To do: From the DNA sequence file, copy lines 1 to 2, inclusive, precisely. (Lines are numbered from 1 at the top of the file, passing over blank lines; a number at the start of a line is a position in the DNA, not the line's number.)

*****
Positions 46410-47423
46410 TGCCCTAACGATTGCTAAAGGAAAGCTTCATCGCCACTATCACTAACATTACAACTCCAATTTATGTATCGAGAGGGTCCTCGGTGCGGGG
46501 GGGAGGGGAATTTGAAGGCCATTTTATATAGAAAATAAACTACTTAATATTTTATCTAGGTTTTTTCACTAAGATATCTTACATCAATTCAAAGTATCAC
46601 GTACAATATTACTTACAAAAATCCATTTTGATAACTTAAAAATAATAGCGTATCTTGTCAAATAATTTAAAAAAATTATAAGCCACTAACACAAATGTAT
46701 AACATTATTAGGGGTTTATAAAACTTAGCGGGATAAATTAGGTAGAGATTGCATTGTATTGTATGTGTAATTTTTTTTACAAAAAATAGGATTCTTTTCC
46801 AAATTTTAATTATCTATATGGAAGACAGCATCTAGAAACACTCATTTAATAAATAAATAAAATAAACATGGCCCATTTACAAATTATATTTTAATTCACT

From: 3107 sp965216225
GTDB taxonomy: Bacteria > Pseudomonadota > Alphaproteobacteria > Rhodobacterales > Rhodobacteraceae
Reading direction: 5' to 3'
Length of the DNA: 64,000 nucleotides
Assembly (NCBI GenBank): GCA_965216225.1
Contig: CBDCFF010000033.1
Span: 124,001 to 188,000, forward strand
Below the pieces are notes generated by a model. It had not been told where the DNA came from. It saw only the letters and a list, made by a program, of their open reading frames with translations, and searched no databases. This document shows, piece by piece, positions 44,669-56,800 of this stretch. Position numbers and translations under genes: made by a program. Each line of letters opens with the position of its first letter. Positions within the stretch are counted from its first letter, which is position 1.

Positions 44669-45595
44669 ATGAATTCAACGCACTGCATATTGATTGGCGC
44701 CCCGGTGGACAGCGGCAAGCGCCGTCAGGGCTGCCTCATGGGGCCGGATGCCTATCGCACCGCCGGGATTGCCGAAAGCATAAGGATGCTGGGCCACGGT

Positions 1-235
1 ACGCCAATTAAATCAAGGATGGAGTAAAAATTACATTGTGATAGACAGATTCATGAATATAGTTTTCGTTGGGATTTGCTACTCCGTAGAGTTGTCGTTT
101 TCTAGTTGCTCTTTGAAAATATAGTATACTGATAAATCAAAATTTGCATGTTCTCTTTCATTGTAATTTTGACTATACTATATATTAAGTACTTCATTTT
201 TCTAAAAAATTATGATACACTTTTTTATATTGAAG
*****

Positions 46410-47423
46410 TGCCCTAACGATTGCTAAAGGAAAGCTTCATCGCCACTATCACTAACATTACAACTCCAATTTATGTATCGAGAGGGTCCTCGGTGCGGGG